I found myself walking through a hotel made out of hand painted cardboard. Every room is filled with an incredible amount of detail, hinting at the type of guest staying there. If you keep your eyes open you might spot a gun, or drugs, fancy little slippers, a phonograph, a box of chocolates, matches, cat food, and a multitude of other objects revealing stories. Walking through the hotel lobby, guest rooms, hallway and bar felt like walking within a series of drawings. A funny mix of fantasy and reality settles in as all the objects are so familiar yet, completely fictional. The walls separating the rooms are paper thin, giving the exhibit it’s title.
Zoey Taylor and David Connelly (members of Dosshaus), are part of the exhibit — literally. Zoey was sitting on the floor, leaning against the bed in room 101, writing in a journal. Behind her, a suitcase full of cash. David was lying face down by a film camera in room 105. Not far from him, a desk with RX pill bottles and several alarm clocks.
The detail and the innumerable amount of items in the hotel was humorous. Entire personalities were whipped up from common “stuff”. Every item relatable to anyone yet, the combination of said items set characters apart. We categorize each other and identify through the things we display. We surround ourselves with stuff, in a constant attempt to voice our identities. Whether what we come up with is real or fictional remains ambiguous.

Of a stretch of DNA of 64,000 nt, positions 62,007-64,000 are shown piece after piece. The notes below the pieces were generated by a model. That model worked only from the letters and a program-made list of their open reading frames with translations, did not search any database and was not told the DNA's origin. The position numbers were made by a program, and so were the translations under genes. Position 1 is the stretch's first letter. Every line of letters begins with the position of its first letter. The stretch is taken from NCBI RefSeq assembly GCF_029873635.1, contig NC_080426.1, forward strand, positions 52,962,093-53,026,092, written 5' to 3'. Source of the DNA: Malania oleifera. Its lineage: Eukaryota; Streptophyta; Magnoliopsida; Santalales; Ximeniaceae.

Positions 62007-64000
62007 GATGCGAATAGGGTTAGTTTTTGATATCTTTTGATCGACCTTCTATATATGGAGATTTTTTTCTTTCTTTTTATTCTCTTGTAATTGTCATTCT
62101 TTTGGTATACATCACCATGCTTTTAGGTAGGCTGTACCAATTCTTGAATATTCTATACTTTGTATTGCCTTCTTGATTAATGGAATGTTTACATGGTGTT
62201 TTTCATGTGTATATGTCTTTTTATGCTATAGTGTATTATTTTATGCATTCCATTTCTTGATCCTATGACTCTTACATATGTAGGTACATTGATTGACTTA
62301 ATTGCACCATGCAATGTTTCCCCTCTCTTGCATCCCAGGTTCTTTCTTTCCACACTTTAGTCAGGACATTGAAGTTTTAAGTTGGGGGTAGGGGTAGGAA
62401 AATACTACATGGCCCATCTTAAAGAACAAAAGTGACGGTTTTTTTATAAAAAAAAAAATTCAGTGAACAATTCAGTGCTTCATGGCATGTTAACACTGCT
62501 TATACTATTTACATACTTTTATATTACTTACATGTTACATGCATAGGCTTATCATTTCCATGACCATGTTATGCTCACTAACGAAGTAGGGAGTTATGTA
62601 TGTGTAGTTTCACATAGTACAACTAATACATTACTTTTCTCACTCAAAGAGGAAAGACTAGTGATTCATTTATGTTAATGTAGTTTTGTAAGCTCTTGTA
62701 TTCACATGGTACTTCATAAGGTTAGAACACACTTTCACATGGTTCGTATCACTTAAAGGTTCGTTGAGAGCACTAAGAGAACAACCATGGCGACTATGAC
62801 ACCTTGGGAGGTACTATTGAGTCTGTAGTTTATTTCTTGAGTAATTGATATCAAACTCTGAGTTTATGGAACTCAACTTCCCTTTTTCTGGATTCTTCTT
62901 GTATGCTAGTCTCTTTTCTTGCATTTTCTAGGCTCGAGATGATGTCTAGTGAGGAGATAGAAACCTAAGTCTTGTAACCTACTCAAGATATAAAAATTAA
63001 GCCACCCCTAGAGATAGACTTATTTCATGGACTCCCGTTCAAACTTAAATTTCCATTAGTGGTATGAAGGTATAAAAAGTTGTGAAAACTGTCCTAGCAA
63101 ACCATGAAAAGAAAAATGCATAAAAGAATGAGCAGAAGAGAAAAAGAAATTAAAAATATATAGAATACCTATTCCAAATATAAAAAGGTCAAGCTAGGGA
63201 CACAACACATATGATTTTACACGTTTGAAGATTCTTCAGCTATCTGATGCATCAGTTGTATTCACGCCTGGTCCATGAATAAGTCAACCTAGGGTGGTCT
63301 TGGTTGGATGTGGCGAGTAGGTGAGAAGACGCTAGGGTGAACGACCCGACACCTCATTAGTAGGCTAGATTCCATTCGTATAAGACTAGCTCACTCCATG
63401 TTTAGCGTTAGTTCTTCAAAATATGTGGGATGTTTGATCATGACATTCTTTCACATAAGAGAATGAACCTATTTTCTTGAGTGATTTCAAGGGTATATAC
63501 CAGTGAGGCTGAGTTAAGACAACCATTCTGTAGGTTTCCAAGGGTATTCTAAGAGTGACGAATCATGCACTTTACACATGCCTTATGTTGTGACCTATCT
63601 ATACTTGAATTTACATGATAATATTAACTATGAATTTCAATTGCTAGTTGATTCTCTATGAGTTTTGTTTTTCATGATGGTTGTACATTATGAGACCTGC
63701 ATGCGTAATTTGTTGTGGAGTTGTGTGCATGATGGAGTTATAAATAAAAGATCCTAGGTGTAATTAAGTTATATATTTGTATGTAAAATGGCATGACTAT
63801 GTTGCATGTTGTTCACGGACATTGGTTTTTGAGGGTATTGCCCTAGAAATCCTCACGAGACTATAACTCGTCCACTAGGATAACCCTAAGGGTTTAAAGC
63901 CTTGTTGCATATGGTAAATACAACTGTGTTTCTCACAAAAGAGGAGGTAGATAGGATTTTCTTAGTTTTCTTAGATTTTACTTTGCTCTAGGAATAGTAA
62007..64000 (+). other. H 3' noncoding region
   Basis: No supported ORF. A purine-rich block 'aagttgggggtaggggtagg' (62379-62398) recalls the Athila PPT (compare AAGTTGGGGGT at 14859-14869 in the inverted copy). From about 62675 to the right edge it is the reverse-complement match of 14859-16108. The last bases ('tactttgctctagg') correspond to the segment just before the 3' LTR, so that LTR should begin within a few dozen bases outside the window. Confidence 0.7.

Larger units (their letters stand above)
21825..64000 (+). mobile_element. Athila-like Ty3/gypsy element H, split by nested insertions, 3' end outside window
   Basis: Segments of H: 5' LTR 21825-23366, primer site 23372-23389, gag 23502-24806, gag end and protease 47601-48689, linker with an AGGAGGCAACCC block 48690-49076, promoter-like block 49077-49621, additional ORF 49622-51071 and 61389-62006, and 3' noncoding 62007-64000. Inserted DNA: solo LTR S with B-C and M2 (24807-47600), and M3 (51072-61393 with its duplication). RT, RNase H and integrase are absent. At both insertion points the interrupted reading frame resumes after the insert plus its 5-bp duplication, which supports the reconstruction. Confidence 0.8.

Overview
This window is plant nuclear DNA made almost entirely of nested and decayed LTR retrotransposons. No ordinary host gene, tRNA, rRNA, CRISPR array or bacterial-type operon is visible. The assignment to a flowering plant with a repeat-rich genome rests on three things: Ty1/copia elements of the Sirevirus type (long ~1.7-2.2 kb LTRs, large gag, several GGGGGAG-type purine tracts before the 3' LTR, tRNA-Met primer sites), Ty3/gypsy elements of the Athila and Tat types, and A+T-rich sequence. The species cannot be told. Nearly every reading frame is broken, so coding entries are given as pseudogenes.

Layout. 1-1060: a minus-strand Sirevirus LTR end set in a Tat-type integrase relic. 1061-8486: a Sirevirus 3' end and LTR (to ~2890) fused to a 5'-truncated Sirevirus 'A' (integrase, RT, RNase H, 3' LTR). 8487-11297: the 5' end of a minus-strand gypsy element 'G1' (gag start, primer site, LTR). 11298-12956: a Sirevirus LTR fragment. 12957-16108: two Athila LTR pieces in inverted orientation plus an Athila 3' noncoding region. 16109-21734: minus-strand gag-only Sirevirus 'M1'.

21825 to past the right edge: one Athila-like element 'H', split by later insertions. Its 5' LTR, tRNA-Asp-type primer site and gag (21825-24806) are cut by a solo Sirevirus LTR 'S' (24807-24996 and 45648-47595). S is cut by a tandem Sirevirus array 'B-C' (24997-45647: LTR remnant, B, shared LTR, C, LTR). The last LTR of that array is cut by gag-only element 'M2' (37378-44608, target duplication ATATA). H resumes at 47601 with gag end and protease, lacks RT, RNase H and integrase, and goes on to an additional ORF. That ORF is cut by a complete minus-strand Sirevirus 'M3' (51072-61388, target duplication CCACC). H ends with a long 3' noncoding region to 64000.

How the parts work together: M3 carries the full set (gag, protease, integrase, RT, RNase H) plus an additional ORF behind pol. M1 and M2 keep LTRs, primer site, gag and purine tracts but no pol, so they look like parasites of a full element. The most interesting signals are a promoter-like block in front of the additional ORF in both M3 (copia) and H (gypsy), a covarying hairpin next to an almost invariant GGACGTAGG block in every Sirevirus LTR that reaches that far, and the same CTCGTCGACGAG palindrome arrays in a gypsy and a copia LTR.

If you haven’t seen the “Paper Thin Hotel” yet, it’s definitely worth a stroll before the show ends.
The beauty about Los Angeles is that the minute you look at the city’s calendar, there is definitely something going on. This Saturday I attended the opening of Heather Cook’s exhibit, “1D 5L 2D 6L 3D 7L 4D 8L 5D 1L 6D 2L 7D 3L 8D 4L” at the Praz-Delavallade gallery.
Two series of woven work was presented throughout three rooms. You are first presented with Cook’s Shadow Weaves and then lead to see the Weaving Drafts. The compositions are made out of yarn. The yarn is painted with acrylic before being woven together, creating a picture in which the image lives within the canvas as opposed to on the surface.
While standing in front of one of the huge woven creations and letting myself drown in the complex graphic imagery created by the weave, I couldn’t help but reflect on my own line of work.
There is a certain presence of chance in all finished work. The process of planning followed by building will be inevitably altered by interference. This sort of distortion that happens in the creation of every project is why shaping an idea into form is addicting and forever drives a creative mind to design.
If you have a free afternoon, stop by the Praz-Delavallade
The Heather Cook exhibit will be displayed until June 16th.
Guillermo del Toro’s “The Shape of Water” won Best Picture and Best Director at the 90th Academy Award this year. I truly believe it was deserved. Although tackling some extremely serious subjects, del Toro’s fairy tale approach allowed me to immerse myself freely in today’s reality through magic. Del Toro’s use of fantastical worlds allows personal interpretation of his ideas; an approach based on invitation versus invasion. In a society where we are constantly and forcefully bombarded with strong opinionated media, I found an open ended fairy tale to be the most approachable commentary on our world’s reality today.
A fairy tale is for everyone